Examples Example 1 The anhydrous formaldehyde required for carrying out the hydromethylation is prepared as follows:

Monomeric formaldehyde is obtained in known'manner by thermal decomposition of paraformaldehyde, e.g. in o-dichlorobenzene and mixed in the pyrolysis vessel with pure, dry nitrogen as carrier gas. The formaldehyde is then conducted through an extensive cooling system of about l to +C and continuously introduced into the reaction vessel.

Monomeric formaldehyde is continuously introduced with vigorously stirring into 276 parts by weight of a liquid bisketimine prepared from 2 mols of cyclohexanone and 1 mol of hexamethylene diamine. Hydroxymethylation in the a-position to the azomethine group sets in at once with exothermic reaction at a rate depending on the rate at which the formaldehyde is introduced. There is no formation of insoluble, high molecular weight polyoxymethylenes from the start of the reaction to the end of introduction of formaldehyde. The reaction temperature is kept at 40C by cooling with water, and when parts by weight of monomeric formaldehyde have been introduced, a sample is removed for analytic determination of the H 0 contact. Even after the introduction of only one hydroxymethyl group the unpleasant amine-like odour of the starting ketimine has disappeared and a slight lightening of colour and slight increase in viscosity are observed in the kctimine which now contains hydroxyl groups. Another 30 parts by weight of monomeric formaldehyde are introduced in the course of another hour. After 2 hours, a moderately viscous bis-ketimine is obtained which is practically odourless and contains an average of two hydroxymethyl groups per mol of bis-ketimine. When another parts by weight of monomeric formaldehyde are introduced into the reaction vessel, the reaction continuously progresses with a progessive increase in the viscosity of the bis-ketimine poly alcohol. In order to achieve a maximum degree of hydroxymethylation, the reaction mixture is now diluted with approximately 456 parts by weight of anhydrous xylene and a further 60 parts by weight of monomeric formaldehyde are introduced, the temperature being kept at about 552C. A clear, yellowish, approximately 50 percent solution of a hydroxymethlated bis-ketimine which has the following theoretical constitution is obtained:

CHZOH CHZOH CHzOH I When measured as a 50 percent solution in xylene, this product has a viscosity at 21C of 4200 cP.

Example 2 perature of about C. On leaving the pyrolysis vessel, the resulting nomomeric formaldehyde gas is diluted with nitrogen and toluene vapour until the formaldehyde partial pressure is about 100 mm Hg. This gas mixture then flows through a scrubbing flask which is filled with toluene and kept at a temperature of 35C, and from there it is introduced into the bis-ketimine of Example 1. In this procedure, the inlets to the reaction vessel and the washing liquid remain free from prepolymers of formaldehyde. Although the process is carried out at a total pressure of only about mm Hg, the formaldehyde introduced into the reaction vessel is immediately absorbed by the bis-ketimine. When about 2 moles of monomeric formaldehyde has been introduced, further supply of formaldehyde is stopped and a pale yellow hydroxymethylated bisketimine of the following theoretical constitution is obtained.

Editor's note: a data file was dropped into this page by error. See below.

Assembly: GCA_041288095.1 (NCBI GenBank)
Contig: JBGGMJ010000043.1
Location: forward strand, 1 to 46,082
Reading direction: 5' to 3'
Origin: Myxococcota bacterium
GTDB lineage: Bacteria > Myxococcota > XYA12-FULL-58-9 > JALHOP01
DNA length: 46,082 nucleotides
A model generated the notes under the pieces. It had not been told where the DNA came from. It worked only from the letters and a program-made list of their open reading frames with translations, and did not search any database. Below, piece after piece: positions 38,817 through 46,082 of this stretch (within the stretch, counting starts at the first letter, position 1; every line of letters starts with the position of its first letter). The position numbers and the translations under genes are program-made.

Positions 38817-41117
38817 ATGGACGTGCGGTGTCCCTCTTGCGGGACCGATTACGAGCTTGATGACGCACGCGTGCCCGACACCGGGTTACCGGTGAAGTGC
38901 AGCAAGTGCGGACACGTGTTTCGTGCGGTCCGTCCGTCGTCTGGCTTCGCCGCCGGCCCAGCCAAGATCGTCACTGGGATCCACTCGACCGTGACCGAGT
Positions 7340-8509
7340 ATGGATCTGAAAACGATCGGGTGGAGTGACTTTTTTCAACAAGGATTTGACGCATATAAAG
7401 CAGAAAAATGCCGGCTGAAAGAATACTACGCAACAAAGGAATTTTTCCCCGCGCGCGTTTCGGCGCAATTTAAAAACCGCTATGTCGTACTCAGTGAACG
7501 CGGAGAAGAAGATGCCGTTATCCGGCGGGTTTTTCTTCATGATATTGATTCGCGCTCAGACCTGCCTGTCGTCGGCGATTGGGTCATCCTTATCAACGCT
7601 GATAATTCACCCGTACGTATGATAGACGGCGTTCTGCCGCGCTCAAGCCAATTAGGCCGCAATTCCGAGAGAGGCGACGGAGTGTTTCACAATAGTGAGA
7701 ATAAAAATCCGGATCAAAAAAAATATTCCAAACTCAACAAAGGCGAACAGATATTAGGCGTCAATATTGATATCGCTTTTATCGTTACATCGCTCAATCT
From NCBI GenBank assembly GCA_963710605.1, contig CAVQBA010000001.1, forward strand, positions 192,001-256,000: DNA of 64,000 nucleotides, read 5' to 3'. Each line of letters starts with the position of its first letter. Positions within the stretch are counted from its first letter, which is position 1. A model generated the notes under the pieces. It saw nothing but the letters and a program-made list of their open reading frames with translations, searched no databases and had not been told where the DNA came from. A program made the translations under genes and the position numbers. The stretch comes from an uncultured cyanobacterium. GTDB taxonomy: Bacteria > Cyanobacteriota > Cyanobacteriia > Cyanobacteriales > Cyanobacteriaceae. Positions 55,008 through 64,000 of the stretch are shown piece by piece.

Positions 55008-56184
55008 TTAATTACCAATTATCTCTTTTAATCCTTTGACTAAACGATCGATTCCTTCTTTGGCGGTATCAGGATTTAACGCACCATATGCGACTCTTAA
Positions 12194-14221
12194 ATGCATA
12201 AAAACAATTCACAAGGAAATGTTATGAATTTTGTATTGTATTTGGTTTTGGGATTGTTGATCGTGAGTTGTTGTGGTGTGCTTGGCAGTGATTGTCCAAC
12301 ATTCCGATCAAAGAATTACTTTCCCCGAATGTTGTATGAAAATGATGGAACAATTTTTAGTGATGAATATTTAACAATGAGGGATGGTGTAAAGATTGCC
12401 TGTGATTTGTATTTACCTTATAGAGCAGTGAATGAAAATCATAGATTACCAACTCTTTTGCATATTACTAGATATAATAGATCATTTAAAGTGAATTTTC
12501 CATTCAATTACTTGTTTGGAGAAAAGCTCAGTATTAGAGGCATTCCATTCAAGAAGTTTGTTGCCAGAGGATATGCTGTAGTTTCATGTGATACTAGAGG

OHzOH HOOH:

5 This has a viscosity of 480 cp at 21C and has excellent Example 3 b) 187 parts by weight of the ketimine formed from 1 mol of aniline and 1 mol of cyclohexanone,

c) 386 parts by weight of the bis-ketimine formed from 1 mol of 4,4-diamino-diphenylmethane and 2 mols of cyclohexanone.

A total of 60 parts by weight of monomeric formaldehyde is introduced and the reaction mixture is kept at 60C for 3 minutes after the introduction of formaldehyde is terminated. Approximately 50 percent solution of hydroxymethylated ketimines which are hydroxymethylated with an average of 2 mols of formaldehyde per mol of ketimine and which have the following theoretical constitutions are obtained:

HzOH

CHzOH (n 21C in 60% solution 285 GP) CH OH CH2OH (1 in 60% solution 420 P) Example 4 Anhydrous formaldehyde is produced as described in Example 1 and is introduced continuously at about 30C into a solution of 250 parts by weight of the poly- Schiffs base formed from 1 mol of m-xylylene diamine and 2 mols of isobutyraldehyde in a mixture of xylene/ethyl glycol acetate (1:1). A total of 60 parts by weight of monomeric formaldehyde is introduced and the reaction mixture is kept at 60C for one hour after introduction of formaldehyde is terminated. An ap proximately 50 percent solution of the polyaldimine is obtained. The solution is completely free from formaldehyde and the polyaldimine contains an average of two hydroxymethyl groups per molecule and has the following theoretical constitution:

H CH

(1; in 50% so1ution=2l0 cP) When this solution is treated with a biuret triisocyanate mixture of l-methylbenzene-2,4-diisocyanate in an equivalent quantity as regards the hydroxyl groups, a completely cross-linked insoluble synthetic resin is obtained.